Other Tips for Creating A Thesis Or try this: Write out the main idea from your paper (the point you want the reader to get) in 25 or fewer words: Now answer these questions: 1. What question is my assignment asking? How can I answer that question AND focus on a small area of investigation? 2. Can I sum up the main idea of my paper in a nutshell? Reduce to a sentence or two the main idea that you wrote in 25 words. 3. What "code words" (such as "relative freedom" or "lifestyles") does the draft of my thesis statement contain? Are these words adequately explained? Sharpen your language. After writing a draft, ask yourself: Have I supported the thesis, or digressed? Where? How?
How do I know if my thesis is strong? When reviewing your first draft and its working thesis, ask yourself the following: Do I answer the question? Re-reading the question prompt after constructing a working thesis can help you fix an argument that misses the focus of the question. Does my thesis pass the "how and why?" test? If a reader's first response is "how?" or "why?" your thesis may be too open-ended and lack guidance for the reader. See what you can add to give the reader a better take on your position right from the beginning. Do I anticipate counter-arguments and prepare for them?
How do I know if my thesis is strong? Does my essay support my thesis specifically and without wandering? If your thesis and the body of your essay do not seem to go together, one of them has to change. It's okay to change your working thesis to reflect things you have figured out in the course of writing your paper. Remember, always reassess and revise your writing as necessary. A thesis statement has one main point rather than several main points. More than one point may be too difficult for the reader to understand and the writer to support. More than one main point: Stephen Hawking's physical disability has not prevented him from becoming a world-renowned physicist, and his book is the subject of a movie. One Main point: Stephen Hawking's physical disability has not prevented him from becoming a world renowned physicist.
How do I know if my thesis is strong? Does my thesis take a definitive stand on an issue? The idea here is that your thesis must clearly promote your conclusions about something, and it should be debatable. A thesis takes a stand rather than announcing a subject. Announcement: The thesis of this paper is the difficulty of solving our environmental problems. Thesis: Solving our environmental problems is more difficult than many environmentalists believe.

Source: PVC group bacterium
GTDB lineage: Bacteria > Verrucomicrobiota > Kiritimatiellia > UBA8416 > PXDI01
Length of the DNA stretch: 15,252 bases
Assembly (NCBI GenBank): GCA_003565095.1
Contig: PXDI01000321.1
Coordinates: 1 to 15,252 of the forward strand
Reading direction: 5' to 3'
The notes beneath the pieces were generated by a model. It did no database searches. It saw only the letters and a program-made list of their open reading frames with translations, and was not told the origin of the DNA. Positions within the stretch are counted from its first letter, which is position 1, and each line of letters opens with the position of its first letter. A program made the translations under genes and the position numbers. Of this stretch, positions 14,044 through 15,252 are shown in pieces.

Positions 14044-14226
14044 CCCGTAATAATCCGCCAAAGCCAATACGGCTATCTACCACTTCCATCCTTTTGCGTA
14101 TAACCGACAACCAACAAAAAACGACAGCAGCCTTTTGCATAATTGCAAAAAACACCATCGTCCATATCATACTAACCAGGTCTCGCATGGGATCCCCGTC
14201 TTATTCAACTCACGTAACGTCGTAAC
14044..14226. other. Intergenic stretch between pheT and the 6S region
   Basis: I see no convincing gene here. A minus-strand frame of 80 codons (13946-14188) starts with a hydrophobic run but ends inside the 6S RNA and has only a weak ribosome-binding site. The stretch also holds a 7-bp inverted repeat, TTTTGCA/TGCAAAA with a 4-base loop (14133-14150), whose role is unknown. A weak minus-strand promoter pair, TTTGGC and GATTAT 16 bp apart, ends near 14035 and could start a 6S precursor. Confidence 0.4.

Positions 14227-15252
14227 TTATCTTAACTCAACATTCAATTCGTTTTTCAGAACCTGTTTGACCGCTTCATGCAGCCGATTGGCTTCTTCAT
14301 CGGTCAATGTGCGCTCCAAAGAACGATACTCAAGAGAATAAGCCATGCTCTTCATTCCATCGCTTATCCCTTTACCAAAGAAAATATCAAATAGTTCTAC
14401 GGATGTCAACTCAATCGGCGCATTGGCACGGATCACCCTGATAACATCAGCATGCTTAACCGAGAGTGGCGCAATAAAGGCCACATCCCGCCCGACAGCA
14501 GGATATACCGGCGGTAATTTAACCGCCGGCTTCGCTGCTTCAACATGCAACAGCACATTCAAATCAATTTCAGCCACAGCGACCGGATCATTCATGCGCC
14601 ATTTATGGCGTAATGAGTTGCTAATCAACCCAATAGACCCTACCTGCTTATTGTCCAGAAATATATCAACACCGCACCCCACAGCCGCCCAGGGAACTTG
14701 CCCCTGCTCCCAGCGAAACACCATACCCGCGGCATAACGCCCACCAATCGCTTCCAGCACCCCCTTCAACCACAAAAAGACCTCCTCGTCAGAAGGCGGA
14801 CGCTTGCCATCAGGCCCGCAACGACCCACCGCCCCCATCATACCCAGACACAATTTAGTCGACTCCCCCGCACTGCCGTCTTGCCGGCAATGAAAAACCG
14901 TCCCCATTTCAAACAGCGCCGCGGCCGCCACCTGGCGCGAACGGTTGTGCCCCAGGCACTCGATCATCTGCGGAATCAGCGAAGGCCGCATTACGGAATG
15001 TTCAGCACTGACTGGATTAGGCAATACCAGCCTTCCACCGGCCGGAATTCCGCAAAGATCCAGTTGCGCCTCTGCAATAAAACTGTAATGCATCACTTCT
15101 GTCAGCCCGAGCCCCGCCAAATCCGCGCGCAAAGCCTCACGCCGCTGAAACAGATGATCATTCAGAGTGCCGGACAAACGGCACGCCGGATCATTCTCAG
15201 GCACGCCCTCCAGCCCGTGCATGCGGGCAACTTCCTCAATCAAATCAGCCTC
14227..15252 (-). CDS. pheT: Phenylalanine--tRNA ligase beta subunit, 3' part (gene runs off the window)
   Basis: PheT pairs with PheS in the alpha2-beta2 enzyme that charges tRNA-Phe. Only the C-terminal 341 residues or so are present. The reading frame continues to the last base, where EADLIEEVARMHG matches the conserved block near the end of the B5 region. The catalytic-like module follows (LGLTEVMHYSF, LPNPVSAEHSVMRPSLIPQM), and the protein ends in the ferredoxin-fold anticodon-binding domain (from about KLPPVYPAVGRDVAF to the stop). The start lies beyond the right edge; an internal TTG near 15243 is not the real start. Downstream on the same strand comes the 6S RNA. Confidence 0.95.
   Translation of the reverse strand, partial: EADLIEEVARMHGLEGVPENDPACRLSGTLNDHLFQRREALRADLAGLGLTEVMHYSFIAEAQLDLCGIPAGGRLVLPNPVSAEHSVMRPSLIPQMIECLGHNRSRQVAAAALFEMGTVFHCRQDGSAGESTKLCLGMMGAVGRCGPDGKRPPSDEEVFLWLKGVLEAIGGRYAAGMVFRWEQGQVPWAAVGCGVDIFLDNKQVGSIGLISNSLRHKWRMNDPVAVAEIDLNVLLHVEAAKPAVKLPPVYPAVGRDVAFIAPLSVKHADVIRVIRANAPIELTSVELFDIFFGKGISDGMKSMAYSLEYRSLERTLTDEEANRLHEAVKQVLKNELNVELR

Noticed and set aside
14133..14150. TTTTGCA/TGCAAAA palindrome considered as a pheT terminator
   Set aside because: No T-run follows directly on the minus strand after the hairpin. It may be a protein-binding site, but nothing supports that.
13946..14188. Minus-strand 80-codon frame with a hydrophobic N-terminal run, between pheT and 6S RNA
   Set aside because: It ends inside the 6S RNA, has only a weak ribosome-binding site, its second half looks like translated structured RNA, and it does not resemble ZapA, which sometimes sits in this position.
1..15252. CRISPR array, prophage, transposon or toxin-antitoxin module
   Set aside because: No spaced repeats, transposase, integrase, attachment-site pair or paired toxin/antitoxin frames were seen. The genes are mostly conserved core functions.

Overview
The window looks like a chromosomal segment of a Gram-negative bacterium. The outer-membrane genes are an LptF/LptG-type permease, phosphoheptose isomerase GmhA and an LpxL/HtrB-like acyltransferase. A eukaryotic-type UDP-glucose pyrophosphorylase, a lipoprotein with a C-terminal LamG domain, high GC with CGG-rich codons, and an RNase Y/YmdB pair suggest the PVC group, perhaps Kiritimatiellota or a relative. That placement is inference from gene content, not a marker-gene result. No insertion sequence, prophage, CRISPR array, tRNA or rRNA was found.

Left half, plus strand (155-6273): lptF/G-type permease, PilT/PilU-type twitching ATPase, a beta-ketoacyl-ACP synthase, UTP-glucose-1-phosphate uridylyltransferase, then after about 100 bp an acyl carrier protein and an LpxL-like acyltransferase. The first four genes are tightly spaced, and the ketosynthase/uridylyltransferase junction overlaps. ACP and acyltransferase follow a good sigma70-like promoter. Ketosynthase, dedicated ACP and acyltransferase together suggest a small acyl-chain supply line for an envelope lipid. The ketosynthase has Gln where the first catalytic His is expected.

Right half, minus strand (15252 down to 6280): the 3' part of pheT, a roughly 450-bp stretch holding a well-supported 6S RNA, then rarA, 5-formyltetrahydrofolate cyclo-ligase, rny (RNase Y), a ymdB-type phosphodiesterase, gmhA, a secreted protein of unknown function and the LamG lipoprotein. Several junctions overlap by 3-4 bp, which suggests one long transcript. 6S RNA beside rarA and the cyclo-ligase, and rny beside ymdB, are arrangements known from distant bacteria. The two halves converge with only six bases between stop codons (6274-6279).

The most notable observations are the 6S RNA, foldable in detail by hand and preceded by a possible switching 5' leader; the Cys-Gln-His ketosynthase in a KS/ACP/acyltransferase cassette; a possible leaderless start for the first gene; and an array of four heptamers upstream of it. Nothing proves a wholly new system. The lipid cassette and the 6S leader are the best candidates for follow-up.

How do I know if my thesis is strong? Have I taken a position that others might challenge or oppose? If your thesis simply states facts that no one would, or even could, disagree with, it's possible that you are simply providing a summary, rather than making an argument. A thesis statement is an assertion, not a statement of fact or an observation. Fact or observation: People use many lawn chemicals. Thesis: People are poisoning the environment with chemicals merely to keep their lawns clean.
How do I know if my thesis is strong? Is my thesis statement specific enough? Specificity will allow you to corral your ideas into a framework. It will help you hone your topics to very clear parameters, rather than trying to tackle a very large or vague topic. A thesis statement is specific rather than vague or general. Vague: Hemingway's war stories are very good. Specific: Hemingway's stories helped create a new prose style by employing extensive dialogue, shorter sentences, and strong Anglo- Saxon words.
How do I know if my thesis is strong? Have I clarified my topic into measurable terms? Thesis statements that are too vague often do not have a strong argument. If your thesis contains words like "good" or "successful," see if you could be more specific: why is something "good"; what specifically makes something "successful"? Does my thesis pass the "So what?" test? If a reader's first response is, "So what?" then you need to clarify, to forge a relationship, or to connect to a larger issue. A thesis statement is narrow, rather than broad. If the thesis statement is sufficiently narrow, it can be fully supported. Broad: The American steel industry has many problems. Narrow: The primary problem if the American steel industry is the lack of funds to renovate outdated plants and equipment.
Some sample thesis statements Recognizing strong thesis statements will help you as you write essays.
Sample Thesis #1 Suppose you are taking a course on 19th-century America, and the instructor hands out the following essay assignment: Compare and contrast the reasons why the North and South fought the Civil War. You turn on the computer and type out the following: The North and South fought the Civil War for many reasons, some of which were the same and some different. Discuss the above thesis statement. What works? What doesn’t?